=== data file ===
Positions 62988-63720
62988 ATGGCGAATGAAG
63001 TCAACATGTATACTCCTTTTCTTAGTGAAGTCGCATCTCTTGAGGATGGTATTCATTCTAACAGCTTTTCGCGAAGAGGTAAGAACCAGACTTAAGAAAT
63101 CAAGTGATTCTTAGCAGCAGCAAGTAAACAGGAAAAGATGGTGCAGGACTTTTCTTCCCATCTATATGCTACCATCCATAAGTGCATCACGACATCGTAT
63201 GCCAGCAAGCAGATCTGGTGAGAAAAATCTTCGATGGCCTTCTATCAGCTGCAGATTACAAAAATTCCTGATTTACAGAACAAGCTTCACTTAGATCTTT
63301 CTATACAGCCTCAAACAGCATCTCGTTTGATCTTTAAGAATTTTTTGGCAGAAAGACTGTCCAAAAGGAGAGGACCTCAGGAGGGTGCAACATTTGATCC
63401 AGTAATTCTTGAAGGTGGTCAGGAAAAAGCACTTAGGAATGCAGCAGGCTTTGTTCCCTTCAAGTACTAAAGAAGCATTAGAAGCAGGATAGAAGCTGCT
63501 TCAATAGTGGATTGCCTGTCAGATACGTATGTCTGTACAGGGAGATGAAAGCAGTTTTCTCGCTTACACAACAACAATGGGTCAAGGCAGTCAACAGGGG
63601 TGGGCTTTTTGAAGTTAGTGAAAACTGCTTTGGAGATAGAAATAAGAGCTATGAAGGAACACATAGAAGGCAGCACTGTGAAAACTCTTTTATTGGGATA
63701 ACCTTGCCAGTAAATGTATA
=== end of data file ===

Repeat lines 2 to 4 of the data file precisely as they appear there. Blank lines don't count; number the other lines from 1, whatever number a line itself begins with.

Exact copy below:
62988 ATGGCGAATGAAG
63001 TCAACATGTATACTCCTTTTCTTAGTGAAGTCGCATCTCTTGAGGATGGTATTCATTCTAACAGCTTTTCGCGAAGAGGTAAGAACCAGACTTAAGAAAT
63101 CAAGTGATTCTTAGCAGCAGCAAGTAAACAGGAAAAGATGGTGCAGGACTTTTCTTCCCATCTATATGCTACCATCCATAAGTGCATCACGACATCGTAT